[TUHS] earliest Unix roff

Steffen Nurpmeso steffen at sdaoden.eu
Fri Sep 20 05:44:15 AEST 2019

Norman Wilson wrote in <1568916649.17313.for-standards-violators at oclsc.org>:
 |Larry McVoy:
 |  If you have something like perl that needs a zillion sub pages, info
 |  makes sense.  For just a man page, info is horrible.
 |This pokes me in one of my longest-standing complaints:
 |Manual entries, as printed by man and once upon a time in
 |the Programmers' Manual Volume 1, should be concise references.
 |They are not a place for tutorials or long-winded descriptions
 |or even long lists of hundreds of options (let alone descriptions
 |of why the developer thinks this is the neatest thing since
 |sliced bread and what bread he had in his sandwiches that day).
 |For many programs, one or two pages of concise reference is
 |all the documentation that's needed; no one needs a ten-page
 |tutorial on how to use cat or rm or ls, for example.  But some
 |programs really do deserve a longer treatment, either a tutorial
 |or an extended reference with more detail or both.  Those belong
 |in separate documents, and are why the Programmers' Manual had
 |a second volume.
 |Nowadays people think nothing of writing 68-page-long manual
 |entries (real example from something I'm working with right now)
 |that are long, chatty lists of options or configuration-file
 |directives with tutorial information interspersed.  The result
 |makes the developer feel good--look at all the documentation
 |I've written!!--but it's useless for someone trying to figure
 |out how to write a configuration file for the first time, and
 |not so great even for someone trying to edit an existing one.
 |Even the Research system didn't always get this right; some

I totally disagree with you.  Whereas i even admire McIlroy's
"concise", and really love reading Plan9 manual pages, and that
not only because one can imagine _who_ put their fingers on those,
i think manual pages should enable people to work with a program.
And not only intellectual elite, the absolute top of the pops
gathered together in this cave and grooving with a pict, but
"everybody" to the extend possible.

If i would have a lot of money in spare i could hire teams of
three people each which rotate through the develop / test
/ documentation cycle, and around each others work.  But that is
not how it goes here, you add a feature and write down the docs,
you extend one and patch in doc where you think it belongs, yet
get infos from someone and patch in doc to clarify something.  You
do all that short on time, and finally you have a rag rug.

So what you would need then is time to step back, let time pass,
come back with fresh eyes, reread the entire documentation once,
reflect, and work it all over.

Add the complications of not being a native speaker.
For some projects, add many translations done by volunteers, which
you leave behind if you adhere to this work cycle.  (But do not if
you just patch up.)

You could of course split the manual into several subsections, but
which one to split, which not.  Duplicate several, for example
command line options, which can initiate complicate tasks, which
need a lengthy text to become understandable?

Who is going to do all that work?  Who is the one who will spend
the time and strength necessary to keep all the individual parts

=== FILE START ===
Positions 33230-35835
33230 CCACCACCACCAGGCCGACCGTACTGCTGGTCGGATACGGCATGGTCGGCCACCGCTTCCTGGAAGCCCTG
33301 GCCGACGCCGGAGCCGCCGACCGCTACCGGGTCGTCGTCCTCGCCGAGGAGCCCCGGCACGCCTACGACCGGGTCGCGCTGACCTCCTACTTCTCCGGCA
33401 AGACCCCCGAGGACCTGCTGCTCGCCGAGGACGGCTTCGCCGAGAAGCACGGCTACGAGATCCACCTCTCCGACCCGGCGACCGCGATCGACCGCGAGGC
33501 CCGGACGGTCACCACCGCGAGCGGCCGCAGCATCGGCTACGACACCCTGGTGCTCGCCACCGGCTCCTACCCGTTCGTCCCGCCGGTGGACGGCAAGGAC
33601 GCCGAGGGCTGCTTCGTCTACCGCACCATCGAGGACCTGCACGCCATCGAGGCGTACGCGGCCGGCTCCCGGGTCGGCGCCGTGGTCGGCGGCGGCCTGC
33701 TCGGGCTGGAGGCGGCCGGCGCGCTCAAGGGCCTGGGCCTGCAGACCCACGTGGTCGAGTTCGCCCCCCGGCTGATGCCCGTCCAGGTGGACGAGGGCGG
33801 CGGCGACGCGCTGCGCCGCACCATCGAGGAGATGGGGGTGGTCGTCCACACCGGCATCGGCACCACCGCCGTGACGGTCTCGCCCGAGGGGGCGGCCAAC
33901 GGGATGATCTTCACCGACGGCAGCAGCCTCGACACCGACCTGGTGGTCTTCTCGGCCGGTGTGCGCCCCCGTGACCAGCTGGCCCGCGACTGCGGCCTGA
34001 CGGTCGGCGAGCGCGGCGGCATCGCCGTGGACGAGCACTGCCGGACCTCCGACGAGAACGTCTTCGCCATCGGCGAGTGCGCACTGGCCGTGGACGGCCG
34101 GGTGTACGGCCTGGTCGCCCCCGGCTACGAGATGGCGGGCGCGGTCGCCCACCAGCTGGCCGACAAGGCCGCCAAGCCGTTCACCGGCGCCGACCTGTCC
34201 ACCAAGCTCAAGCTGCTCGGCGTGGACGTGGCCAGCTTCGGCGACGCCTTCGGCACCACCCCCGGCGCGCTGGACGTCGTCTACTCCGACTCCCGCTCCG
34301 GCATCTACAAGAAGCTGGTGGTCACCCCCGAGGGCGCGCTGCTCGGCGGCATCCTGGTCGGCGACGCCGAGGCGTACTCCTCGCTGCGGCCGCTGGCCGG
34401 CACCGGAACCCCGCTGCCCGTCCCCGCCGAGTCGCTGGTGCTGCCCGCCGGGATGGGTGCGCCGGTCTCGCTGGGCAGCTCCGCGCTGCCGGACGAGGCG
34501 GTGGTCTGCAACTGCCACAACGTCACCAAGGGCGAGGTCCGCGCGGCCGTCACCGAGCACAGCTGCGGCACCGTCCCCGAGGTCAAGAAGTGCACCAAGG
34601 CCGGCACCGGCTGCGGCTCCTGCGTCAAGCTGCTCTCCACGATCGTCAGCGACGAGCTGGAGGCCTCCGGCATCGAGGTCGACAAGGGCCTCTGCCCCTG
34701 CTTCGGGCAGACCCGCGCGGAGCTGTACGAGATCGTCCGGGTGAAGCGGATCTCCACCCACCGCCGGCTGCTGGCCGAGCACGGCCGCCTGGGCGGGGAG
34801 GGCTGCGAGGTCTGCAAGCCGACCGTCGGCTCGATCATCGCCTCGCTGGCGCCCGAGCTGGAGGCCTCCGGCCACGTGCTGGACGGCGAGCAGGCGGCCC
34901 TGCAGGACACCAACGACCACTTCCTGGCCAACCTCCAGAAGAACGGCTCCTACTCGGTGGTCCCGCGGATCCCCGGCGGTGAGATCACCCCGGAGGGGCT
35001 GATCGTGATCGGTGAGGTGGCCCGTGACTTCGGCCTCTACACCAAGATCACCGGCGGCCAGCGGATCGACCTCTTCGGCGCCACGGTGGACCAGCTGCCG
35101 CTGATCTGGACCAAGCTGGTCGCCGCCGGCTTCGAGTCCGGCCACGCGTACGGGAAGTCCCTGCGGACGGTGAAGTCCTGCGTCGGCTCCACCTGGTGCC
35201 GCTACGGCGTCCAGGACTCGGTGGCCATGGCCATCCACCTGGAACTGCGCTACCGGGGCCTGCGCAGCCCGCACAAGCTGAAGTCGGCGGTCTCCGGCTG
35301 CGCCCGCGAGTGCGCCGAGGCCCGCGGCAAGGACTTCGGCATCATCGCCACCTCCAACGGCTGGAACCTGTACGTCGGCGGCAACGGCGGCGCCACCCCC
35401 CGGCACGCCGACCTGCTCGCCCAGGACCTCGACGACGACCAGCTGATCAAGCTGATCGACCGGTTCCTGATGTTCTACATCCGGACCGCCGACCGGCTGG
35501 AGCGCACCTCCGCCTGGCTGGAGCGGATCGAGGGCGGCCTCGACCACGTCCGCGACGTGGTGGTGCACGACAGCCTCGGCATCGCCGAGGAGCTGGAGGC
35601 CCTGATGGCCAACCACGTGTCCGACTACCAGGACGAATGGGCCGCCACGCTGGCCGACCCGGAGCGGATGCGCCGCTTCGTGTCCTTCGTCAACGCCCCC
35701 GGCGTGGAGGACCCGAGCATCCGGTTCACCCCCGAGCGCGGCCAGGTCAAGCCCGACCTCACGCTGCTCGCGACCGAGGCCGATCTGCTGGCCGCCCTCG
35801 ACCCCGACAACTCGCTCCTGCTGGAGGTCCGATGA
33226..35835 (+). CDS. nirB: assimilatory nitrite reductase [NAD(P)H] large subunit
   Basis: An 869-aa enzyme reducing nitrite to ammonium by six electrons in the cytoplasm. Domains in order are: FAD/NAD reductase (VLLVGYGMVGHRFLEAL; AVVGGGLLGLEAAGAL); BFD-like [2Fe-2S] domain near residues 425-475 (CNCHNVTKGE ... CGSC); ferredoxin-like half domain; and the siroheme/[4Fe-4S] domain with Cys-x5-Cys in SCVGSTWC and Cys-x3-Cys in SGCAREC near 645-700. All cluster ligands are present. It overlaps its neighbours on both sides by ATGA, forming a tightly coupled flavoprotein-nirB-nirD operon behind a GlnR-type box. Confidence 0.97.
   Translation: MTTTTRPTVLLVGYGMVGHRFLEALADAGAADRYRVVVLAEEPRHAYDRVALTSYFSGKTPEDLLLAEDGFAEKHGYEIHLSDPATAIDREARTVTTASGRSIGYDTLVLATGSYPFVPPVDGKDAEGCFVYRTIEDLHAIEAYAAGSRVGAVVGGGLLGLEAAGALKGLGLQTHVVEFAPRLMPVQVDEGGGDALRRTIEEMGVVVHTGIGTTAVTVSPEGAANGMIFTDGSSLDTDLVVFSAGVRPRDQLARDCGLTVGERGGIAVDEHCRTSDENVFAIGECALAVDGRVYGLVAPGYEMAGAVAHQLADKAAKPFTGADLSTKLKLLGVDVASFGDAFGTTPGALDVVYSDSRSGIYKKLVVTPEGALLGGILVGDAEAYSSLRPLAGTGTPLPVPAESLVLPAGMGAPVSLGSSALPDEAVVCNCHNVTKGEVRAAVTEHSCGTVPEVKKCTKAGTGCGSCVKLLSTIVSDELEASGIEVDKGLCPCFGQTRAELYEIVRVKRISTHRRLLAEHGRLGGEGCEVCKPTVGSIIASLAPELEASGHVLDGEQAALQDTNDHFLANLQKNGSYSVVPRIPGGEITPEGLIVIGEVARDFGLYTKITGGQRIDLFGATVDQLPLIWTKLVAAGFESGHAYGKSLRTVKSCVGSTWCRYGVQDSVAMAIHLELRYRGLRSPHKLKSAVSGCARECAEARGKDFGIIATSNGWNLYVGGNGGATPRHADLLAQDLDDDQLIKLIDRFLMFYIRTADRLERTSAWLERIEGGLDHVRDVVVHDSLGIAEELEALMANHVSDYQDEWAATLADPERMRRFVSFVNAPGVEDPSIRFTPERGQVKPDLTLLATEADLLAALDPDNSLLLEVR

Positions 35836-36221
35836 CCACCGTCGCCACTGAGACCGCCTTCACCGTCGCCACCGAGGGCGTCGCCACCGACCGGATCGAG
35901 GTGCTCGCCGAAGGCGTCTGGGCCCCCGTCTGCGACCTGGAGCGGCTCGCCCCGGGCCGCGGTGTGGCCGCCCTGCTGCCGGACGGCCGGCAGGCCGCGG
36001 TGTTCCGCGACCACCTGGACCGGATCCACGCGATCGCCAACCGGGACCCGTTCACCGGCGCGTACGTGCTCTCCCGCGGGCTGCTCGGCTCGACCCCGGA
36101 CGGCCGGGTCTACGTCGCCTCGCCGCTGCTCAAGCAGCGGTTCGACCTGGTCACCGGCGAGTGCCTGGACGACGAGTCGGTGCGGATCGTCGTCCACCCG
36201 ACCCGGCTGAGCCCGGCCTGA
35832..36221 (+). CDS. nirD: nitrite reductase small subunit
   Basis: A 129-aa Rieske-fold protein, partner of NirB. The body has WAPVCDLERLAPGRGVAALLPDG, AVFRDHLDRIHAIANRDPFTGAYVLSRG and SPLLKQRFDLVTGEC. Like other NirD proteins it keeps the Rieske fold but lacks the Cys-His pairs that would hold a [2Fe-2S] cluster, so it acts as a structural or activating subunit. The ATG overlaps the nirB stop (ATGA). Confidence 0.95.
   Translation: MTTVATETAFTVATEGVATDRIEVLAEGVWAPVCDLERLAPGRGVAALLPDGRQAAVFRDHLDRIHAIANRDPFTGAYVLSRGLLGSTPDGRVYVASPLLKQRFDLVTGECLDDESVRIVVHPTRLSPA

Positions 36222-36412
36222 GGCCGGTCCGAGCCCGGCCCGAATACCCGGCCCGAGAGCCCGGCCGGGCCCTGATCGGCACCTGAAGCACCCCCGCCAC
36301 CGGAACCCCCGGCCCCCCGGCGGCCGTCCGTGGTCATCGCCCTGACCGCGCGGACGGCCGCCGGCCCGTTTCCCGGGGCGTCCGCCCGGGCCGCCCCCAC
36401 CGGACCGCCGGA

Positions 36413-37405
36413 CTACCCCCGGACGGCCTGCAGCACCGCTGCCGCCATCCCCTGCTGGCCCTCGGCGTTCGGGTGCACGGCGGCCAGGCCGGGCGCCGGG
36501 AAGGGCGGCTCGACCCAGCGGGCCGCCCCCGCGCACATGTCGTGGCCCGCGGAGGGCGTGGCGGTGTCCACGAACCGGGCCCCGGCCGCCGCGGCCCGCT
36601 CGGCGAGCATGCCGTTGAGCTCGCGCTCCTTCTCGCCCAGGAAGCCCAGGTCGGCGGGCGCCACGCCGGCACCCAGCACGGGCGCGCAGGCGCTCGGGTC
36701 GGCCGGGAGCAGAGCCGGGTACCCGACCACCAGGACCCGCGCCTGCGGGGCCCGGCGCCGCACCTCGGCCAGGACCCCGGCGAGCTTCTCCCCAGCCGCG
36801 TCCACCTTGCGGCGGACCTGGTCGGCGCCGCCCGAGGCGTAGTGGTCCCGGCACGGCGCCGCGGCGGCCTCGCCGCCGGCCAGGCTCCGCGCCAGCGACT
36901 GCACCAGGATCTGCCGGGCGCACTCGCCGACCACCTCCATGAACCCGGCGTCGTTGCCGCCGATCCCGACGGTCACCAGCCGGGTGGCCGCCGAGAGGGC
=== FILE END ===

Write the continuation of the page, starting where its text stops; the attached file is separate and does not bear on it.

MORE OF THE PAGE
in sync?  For example, this week (at least the latter commit) on
FreeBSD the ZFS filesystem, thus a crucial part of the
infrastructure of FreeBSD (no Hammer or BTRFS support), the
i guess second largest free software environment, with quite some
people getting paid for working on the code base, was extended (i
do not use ZFS), but even the help string of the managing tool was
not updated until a follow up commit several days later fixed

So for me this is not feasible.  I have the manual, and i have the
help string output for -h / --help, and a longer (long option) one
with --long-help.  If you want a quick shot, use -h.  If you need
documentation, use the manual.

  #?0|kent:mk$ man -l ../nail.1|wc -l
  troff: <standard input>:14382: name expected (got '\c'): treated as missing

Without TOC and anchors.
bug in groff mdoc macros in 1.22.3, by the way (.Lk i guessed).

  #?0|kent:mk$ mdoc ../nail.1|wc -l

With TOC and hundreds of internal and external anchors.

  #?0|kent:mk$ /tmp/y/s-nail -h|wc -l
  #?0|kent:mk$ /tmp/y/s-nail --long-help|wc -l

 |manual entries ran on and on and on when what was really
 |needed was a concise list of something and a longer accompanying
 |document.  (The Tenth Edition manual was much better about
 |that, mostly because of all the work Doug put in.  I doubt
 |there has ever been a better editor for technical text than
 |Doug.)  But it's far worse now in most systems, because
 |there's rarely any editor at all; the manuals are just an
 |accreted clump.
 |And that's a shame, though I have no suggestions on how
 |to fix it.

I do not know either.  The car industry has the many pictures but
no content (for people who spend money), a repair manual for
underpaid mechanics, and detailed spare part foils for those
people working in the dusty spare parts depot.  That at least
thirty years ago when i snuffled into that industry.

 |Norman Wilson
 |Toronto ON
 --End of <1568916649.17313.for-standards-violators at oclsc.org>

|Der Kragenbaer,                The moon bear,
|der holt sich munter           he cheerfully and one by one
|einen nach dem anderen runter  wa.ks himself off
|(By Robert Gernhardt)

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